New York Gov. Andrew Cuomo came into office as a reformer, vowing to rein in public employee unions and fight the notorious corruption in the state legislature. Those things he has not done. What he did do was jam through a package of gun legislation that would be comical if it didn't have the force of law.
Most preposterously, it mandated seven-round magazines for ARs and other rifles when no such magazines existed. When that became apparent, the state sheepishly said owners could use 10-round magazines, but could only load seven cartridges, except at a range.
The main result of the law has been massive non-compliance, which Cuomo's administration has tried to hide by refusing to release data on how many "assault weapons" have been registered.
Now Cuomo is running for reelection against Republican Rob Astorino, who has generally supported gun rights. There's little question Cuomo will win, given the dominance of the Democrats in New York City, but Cuomo had hoped to roll up a large majority to bolster his presidential aspirations.
The gun issue means Cuomo's not getting many votes Upstate, so his campaign is resorting to press-gang tactics to maximize his vote in Democratic strongholds around New York City.
Fred Dicker, dean of the Albany press corps, reported in the New York Post that the New York State Democratic Committee sent out a letter to more than a million Democratic voters warning them the party would keep tabs on who voted in tomorrow's election:
"Who you vote for is your secret. But whether or not you vote is public record," the letter says. "We will be reviewing voting records ... to determine whether you joined your neighbors who voted in 2014."
Just in case recipients didn't get the point, the letter went on to say, "If you do not vote this year, we will be interested to hear why not."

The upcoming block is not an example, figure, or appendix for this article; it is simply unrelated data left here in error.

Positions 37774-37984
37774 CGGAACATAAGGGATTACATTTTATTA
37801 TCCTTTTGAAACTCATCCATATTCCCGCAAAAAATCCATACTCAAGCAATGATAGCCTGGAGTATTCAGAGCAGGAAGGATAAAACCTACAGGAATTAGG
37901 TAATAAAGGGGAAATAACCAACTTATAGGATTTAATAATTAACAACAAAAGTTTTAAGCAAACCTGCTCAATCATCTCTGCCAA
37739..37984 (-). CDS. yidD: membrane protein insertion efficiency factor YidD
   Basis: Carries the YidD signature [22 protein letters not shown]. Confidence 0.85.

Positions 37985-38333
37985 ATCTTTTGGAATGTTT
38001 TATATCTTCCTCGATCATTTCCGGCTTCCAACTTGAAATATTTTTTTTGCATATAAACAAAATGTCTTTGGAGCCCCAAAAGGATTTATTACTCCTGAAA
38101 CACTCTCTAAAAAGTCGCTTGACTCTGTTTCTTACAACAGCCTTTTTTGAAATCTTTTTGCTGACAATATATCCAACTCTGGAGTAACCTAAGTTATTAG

There was a time when doughty New Yorkers would have responded to that with "Yeah, I'm voting: for Astorino!" Probably with a middle-finger salute for emphasis. We can hope there are still some of those out there. But in a state where the clammy fingers of the government wind everywhere, the temptation to fall in line and stay out of trouble will be strong.
The blowback on the letter was immediate, leading to what one insider called a Ã¬circular firing squadÃ® among Democrat operatives. Cuomo quickly denied knowledge of the letter, taking the "plausible deniability" approach so popular in the Nixon and Obama years. Speculation about its authorship quickly centered around Neil Kwatra, a deputy attorney general and former brass-knuckled union organizer. Kwatra defended the letter on grounds the Republicans had done something similar in North Carolina.
An Astorino pollster summed it up succinctly, saying, "This sounds like the Democrats are saying, We're watching you, and if you don't turn out to vote, the brown shirts are going to be knocking at your door."
Yep, that's exactly how it sounds, and it's exactly what we expect from those who don't respect our gun rights.